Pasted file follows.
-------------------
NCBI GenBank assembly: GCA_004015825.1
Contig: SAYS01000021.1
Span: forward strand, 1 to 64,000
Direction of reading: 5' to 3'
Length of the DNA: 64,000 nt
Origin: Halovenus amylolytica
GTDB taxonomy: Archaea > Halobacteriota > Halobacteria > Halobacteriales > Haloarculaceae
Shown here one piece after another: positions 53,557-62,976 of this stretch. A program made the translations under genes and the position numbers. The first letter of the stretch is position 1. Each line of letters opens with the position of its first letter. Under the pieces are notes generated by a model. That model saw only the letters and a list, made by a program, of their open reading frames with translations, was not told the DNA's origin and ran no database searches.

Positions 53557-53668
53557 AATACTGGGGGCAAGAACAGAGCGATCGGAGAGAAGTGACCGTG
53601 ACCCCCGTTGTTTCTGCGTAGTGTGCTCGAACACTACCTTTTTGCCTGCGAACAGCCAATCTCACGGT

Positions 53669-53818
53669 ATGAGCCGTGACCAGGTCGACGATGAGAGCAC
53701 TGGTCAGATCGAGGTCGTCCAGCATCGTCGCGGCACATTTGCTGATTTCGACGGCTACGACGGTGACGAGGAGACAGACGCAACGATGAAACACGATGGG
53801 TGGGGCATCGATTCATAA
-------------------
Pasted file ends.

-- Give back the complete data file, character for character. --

NCBI GenBank assembly: GCA_004015825.1
Contig: SAYS01000021.1
Span: forward strand, 1 to 64,000
Direction of reading: 5' to 3'
Length of the DNA: 64,000 nt
Origin: Halovenus amylolytica
GTDB taxonomy: Archaea > Halobacteriota > Halobacteria > Halobacteriales > Haloarculaceae
Shown here one piece after another: positions 53,557-62,976 of this stretch. A program made the translations under genes and the position numbers. The first letter of the stretch is position 1. Each line of letters opens with the position of its first letter. Under the pieces are notes generated by a model. That model saw only the letters and a list, made by a program, of their open reading frames with translations, was not told the DNA's origin and ran no database searches.

Positions 53557-53668
53557 AATACTGGGGGCAAGAACAGAGCGATCGGAGAGAAGTGACCGTG
53601 ACCCCCGTTGTTTCTGCGTAGTGTGCTCGAACACTACCTTTTTGCCTGCGAACAGCCAATCTCACGGT

Positions 53669-53818
53669 ATGAGCCGTGACCAGGTCGACGATGAGAGCAC
53701 TGGTCAGATCGAGGTCGTCCAGCATCGTCGCGGCACATTTGCTGATTTCGACGGCTACGACGGTGACGAGGAGACAGACGCAACGATGAAACACGATGGG
53801 TGGGGCATCGATTCATAA